Anil Kumble, the former India captain, has said that while the team has quality bowlers, their progress has to be monitored season by season, and there has to be a flexible approach to selecting XIs when on tour.
The performance of the Indian bowlers on the recent tour to Australia has come in for severe criticism, and Kumble said "some portion of the criticism is justified", but added that the ability of bowlers to adjust to the longest format has to be taken into account when selecting squads.
Speaking to ESPNcricinfo, Kumble, India's highest wicket-taker in Test and ODI cricket, said: "We have the quality of bowlers, it's just trying to see who can adjust to the Test format and then choosing your best four bowlers who you think can pick up 20 wickets, that's also been an issue."
The question that was always raised on the eve of a Test match was simple, he said - how are you going to get 20 wickets? But now, at times, the answer is made complicated, he said: "We have gone into this theory of three seamers and one spinner the moment we sit on an aircraft which travels more than seven hours - that's the mindset… If your 20 wickets are going to come with two spinners and two fast bowlers, so be it. If it comes with three spinners and one fast bowler so be it."
He cited the example of the Adelaide Test, where on a track known to favour the batsmen and assist spinners from halfway through the Test, India went in with a single spinner - debutant, Karn Sharma. Kumble asked, "So who got wickets for Australia then? If you look at the top two bowlers, it was one spinner and one fast bowler." Australian off-spinner Nathan Lyon was the series' top wicket-taker with 23 wickets.
He said that in the last series Australia played before the India tour, "although the conditions were different… two unknown spinners won the series for Pakistan. Without Michael Clarke their batting line up was inexperienced."
The surfeit of short-form cricket, both ODIs and Twenty20s, may have led to the Indian bowlers "not being that disciplined in their approach to bowling when it comes to Test cricket", Kumble said. In ODIs and T20s, "you get away with that. You are constantly thinking of pre-empting a batsman because you think he will play this shot - that's what you do in one-day cricket. You are always guessing and trying to out-guess the batsman. In Test cricket you need to bowl line and length - it is that simple - and keep repeating the same thing."
He said, "That will only come with playing more of this format, and that will only come with what kind of an approach [you have] prior to heading off [on tour]. It's the simple thing that needs to be considered." "Test cricket is all about building pressure and how you can sustain it, the longer you can sustain the pressure, the more successful you can be," he said.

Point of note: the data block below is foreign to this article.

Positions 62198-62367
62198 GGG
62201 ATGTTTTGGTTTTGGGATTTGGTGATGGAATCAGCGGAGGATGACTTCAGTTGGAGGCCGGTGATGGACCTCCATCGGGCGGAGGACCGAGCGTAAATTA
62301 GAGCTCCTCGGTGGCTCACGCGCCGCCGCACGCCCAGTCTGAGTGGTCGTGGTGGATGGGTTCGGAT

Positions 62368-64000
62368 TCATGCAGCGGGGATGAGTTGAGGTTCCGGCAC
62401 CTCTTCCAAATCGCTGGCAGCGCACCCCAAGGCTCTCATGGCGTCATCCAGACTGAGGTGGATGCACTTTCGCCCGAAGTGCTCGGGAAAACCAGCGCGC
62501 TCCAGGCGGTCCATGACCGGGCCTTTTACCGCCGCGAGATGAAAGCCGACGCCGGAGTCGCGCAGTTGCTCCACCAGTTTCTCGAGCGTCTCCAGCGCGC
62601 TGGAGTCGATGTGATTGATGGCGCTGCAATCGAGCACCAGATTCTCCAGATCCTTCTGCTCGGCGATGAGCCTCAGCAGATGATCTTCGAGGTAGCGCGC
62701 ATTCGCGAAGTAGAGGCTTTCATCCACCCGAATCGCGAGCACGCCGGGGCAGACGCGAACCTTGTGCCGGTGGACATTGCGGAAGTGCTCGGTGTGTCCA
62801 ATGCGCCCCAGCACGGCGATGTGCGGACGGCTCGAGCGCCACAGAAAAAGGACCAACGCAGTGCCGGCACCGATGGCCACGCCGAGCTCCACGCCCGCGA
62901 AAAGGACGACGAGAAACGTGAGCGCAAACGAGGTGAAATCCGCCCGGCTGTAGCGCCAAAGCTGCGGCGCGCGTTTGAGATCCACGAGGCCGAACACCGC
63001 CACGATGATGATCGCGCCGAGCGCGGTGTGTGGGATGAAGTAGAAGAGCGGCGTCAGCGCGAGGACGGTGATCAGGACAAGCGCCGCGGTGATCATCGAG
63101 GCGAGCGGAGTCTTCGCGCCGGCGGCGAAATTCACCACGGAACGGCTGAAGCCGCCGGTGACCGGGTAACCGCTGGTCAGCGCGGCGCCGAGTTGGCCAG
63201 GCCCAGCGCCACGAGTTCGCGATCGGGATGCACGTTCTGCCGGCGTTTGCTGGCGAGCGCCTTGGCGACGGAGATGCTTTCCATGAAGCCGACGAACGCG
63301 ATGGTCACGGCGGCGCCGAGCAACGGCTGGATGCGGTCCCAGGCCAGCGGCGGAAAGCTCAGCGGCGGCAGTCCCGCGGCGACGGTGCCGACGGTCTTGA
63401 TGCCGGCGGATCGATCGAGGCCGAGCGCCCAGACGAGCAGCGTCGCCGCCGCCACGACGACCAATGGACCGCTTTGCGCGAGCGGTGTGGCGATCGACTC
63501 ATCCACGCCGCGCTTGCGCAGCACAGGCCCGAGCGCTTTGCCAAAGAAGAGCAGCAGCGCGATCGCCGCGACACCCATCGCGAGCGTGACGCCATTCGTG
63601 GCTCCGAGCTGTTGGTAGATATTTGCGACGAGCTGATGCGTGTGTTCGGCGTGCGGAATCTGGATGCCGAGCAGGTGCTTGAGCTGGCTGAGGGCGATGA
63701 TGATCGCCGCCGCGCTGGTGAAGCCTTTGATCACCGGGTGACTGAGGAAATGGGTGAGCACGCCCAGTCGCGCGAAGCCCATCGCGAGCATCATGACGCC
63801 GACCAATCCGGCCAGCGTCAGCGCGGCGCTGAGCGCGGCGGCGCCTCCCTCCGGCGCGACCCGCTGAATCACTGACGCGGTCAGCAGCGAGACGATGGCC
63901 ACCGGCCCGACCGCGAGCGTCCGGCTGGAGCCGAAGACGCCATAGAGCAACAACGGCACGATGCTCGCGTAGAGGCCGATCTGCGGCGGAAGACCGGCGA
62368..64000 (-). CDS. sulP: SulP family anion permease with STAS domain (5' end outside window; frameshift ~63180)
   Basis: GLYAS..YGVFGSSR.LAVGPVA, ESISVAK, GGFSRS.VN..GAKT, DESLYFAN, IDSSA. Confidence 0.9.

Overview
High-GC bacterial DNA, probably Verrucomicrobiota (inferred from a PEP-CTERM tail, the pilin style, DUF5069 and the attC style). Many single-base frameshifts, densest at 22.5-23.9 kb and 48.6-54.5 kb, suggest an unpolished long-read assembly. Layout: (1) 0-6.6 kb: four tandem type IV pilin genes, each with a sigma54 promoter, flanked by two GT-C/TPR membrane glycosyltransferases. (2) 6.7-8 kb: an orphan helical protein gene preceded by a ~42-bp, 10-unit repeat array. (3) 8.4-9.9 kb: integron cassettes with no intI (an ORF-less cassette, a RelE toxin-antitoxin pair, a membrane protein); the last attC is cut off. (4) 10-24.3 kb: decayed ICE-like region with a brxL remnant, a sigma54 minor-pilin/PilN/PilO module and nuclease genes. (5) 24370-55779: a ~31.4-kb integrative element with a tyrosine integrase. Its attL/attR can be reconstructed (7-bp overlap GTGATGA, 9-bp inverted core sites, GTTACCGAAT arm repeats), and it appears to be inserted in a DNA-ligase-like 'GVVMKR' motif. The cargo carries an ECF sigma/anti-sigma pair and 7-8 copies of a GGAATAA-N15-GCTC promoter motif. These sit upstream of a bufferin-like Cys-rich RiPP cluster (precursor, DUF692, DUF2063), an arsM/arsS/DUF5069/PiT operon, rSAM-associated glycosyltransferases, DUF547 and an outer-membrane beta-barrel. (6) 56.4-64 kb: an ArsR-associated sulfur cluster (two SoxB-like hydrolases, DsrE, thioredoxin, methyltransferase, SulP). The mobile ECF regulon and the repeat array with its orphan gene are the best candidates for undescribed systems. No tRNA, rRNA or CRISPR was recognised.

Modern batsmen, he pointed out, were also playing a large quantity of limited-overs cricket. "Generally today's batsmen tend to look for runs, [far] more than what it used to be maybe five, ten years ago. That's the kind of cricket that the batsmen are used to playing - ODIs, T20…" Given the generally batting friendly pitches around the world, Kumble said, "The trend is that disciplined bowlers tend to get you wickets… The more disciplined you are with the line and length you will keep the runs down and that is the best way to get wickets because generally speaking, it's [the scoring rate] been more than four runs an over."
Indian bowlers, he said, needed to be their own leaders and "not look over their shoulder". Most of India's bowlers have played a sizeable amount of cricket, "so they need to start looking at themselves as the leader of the pack." Getting the bowlers to be "self-sufficient" was important, he said. "You can't be looking over your shoulder and ask which ball should I bowl, what field should I set? At the end of the day you know what balls to bowl and what fields to set, you have to be your own captain, you can't be saying 'Okay, set the field and tell me where to bowl and I will bowl'. That's not how we play cricket. You have to be your own leader."
He said the BCCI and team management need to "monitor its 20 best bowlers. It is just a matter of managing the top 20 bowlers and trying to follow them during the course of their season, whether they are playing Ranji Trophy or IPL or Test cricket." It is a suggestion that Kumble had made to the BCCI in the past, but there is no indication that the suggestion has been followed through. "At home they seem fine, they are pretty used to the conditions, but generally overseas you need to be stronger."
The Indian bowling attack for Test cricket overseas, Kumble said, can be built by studying which of the bowlers have the capacity to be stronger when playing long-form cricket overseas. "Not physically stronger, but bowling-wise stronger. People tend to mis-interpret, strength by saying I need to spend time in the gym. That's not strength. You need to sustain yourself for longer when on tour. How long can you bowl? How effective you are in your last spell, whether you are a spinner or a fast bowler. That's what matters in the end."
Sharda Ugra is senior editor at ESPNcricinfo